Nov 22, 2006 | 4:00 pm

     
  6. gonzo says:

    wow that fish looks ultra fresh. reminds me of childhood summers as well. why is it that the best tasting fish one has ever eaten is the one he has caught himself? – as anybody who has gone fishing will attest..

    Nov 22, 2006 | 4:44 pm

     
  7. MRJP says:

    I think I had grilled samaral in “Dampa”, if I’m not mistaken. At first I didnt know what it is called so I used to call it as “big fresh danggit” because they look alike. As for kitang, isn’t it a fresh water fish? I thought that kitangs live in the river. If so, could they still be related to samaral?

    Nov 23, 2006 | 12:19 am

     
  8. wil-b cariaga says:

    I like this as sinigang but only tomato for acidity, with ginger onion and patis. . . its great, we call this fish “malaga” in Ilocos and it has a nice taste but be careful not to make the soup bitter. . . clean fish, remove the insides. . . hehe

    Nov 24, 2006 | 10:42 pm

     
  9. Sharphead says:

    I have a taste of this in ZAMBOANGA CITY, yummy! very fresh

    Nov 27, 2006 | 9:43 am

     
  10. Anthony A. Prodigo says:

    Would you be able to send me a picture of a Kitang Fish… or more info about it?

    Jan 12, 2008 | 2:02 pm

     
  11. Danny B says:

    In Dagupan City where I grew up we call this fish ‘malaga’. I was assigned to Southern Tagalog when I was a salesman and so I got to taste their samaral from Palawan, Marinduque and Batangas. The ones from Dagupan are the best, in my opinion, because the flavour was stronger whereas those from Southern Tagalog, while being a bit bigger, were more bland. This fish is great pan fried with just salt seasoning it or as a sinigang. It is premium priced even in Dagupan.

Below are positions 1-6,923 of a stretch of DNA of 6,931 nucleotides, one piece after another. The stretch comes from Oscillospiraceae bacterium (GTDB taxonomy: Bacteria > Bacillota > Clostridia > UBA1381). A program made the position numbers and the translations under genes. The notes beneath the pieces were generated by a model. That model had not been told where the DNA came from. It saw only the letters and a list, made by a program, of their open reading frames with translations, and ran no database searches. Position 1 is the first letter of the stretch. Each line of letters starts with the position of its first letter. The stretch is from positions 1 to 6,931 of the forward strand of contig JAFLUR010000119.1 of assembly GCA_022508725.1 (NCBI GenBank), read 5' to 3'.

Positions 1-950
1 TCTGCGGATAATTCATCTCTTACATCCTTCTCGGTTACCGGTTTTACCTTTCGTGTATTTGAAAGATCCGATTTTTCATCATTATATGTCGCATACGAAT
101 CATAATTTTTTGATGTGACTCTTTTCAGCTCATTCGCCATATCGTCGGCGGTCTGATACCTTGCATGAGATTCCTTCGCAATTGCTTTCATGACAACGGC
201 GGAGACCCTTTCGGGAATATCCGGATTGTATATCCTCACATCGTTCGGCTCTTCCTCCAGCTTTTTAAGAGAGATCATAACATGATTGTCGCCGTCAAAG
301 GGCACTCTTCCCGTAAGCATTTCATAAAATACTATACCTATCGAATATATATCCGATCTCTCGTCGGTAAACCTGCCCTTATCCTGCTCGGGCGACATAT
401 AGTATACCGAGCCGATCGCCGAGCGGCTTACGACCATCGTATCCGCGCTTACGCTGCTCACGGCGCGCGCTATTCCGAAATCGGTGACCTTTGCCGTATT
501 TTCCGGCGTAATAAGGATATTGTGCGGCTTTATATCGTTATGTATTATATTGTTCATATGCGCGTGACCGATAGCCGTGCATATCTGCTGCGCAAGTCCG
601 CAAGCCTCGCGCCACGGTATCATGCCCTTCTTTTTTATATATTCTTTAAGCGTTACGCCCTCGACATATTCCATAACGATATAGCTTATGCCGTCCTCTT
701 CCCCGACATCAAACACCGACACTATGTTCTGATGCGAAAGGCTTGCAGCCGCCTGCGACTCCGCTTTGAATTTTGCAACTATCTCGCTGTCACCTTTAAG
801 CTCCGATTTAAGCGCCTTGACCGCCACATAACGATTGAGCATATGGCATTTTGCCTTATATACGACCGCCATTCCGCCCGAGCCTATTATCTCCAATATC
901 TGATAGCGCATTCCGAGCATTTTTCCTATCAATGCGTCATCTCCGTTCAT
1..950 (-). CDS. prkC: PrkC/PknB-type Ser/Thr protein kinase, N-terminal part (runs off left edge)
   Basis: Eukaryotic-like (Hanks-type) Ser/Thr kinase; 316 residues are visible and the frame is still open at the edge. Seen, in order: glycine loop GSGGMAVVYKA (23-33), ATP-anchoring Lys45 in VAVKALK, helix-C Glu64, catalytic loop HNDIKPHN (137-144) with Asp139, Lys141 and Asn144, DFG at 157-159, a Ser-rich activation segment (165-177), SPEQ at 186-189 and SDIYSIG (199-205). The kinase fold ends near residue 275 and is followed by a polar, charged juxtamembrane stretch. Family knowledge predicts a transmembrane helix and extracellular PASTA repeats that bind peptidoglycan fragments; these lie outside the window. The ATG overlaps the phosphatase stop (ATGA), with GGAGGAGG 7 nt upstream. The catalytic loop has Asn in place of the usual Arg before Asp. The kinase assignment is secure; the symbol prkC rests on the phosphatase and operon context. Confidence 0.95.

One of my favorites!

    Feb 2, 2008 | 9:33 am

     
  12. vikylou says:

    I miss eating kitong/samaral and danggit. It is so delicious specially if kitong is cook inihaw (or sinugba, as we call it in cebu) style.Too bad you cant find those kinds fish here in the US….:-(

    Feb 28, 2008 | 6:02 am

     
  13. nouveau says:

    does anyone of you knew somebody that markets this kind of fish (Kitong)? pls do send a mail @ markbasit@yahoo.com. we are looking for buyers:.

    Mar 17, 2009 | 1:42 pm

     
  14. paeng says:

    This fish is great either grilled or cucido..

    Grilled with some garlic, salt and pepper, butter and oyster sauce wrapped tightly in foil..

    Cucido is bringing some water with salt, tomatoes, finger chillies, onions and leeks to a boil then add the fish.. Simmer for a few minutes until the fish is cooked.. (No blood indicates a cooked fish) Turn the heat off then squezze some calamansi juice for flavor.

    Yumm…

    Jun 9, 2009 | 3:51 pm

     
  15. kim says:

    Yup! it’s great for cucido specially with siling bicol and some pechay leaves. It’s not kitang though. It’s called kuyog in batangas. samaral is more round, similar to kitang. The one in the picture is kuyog, it is more elongated in shape.

    Sep 4, 2009 | 4:39 pm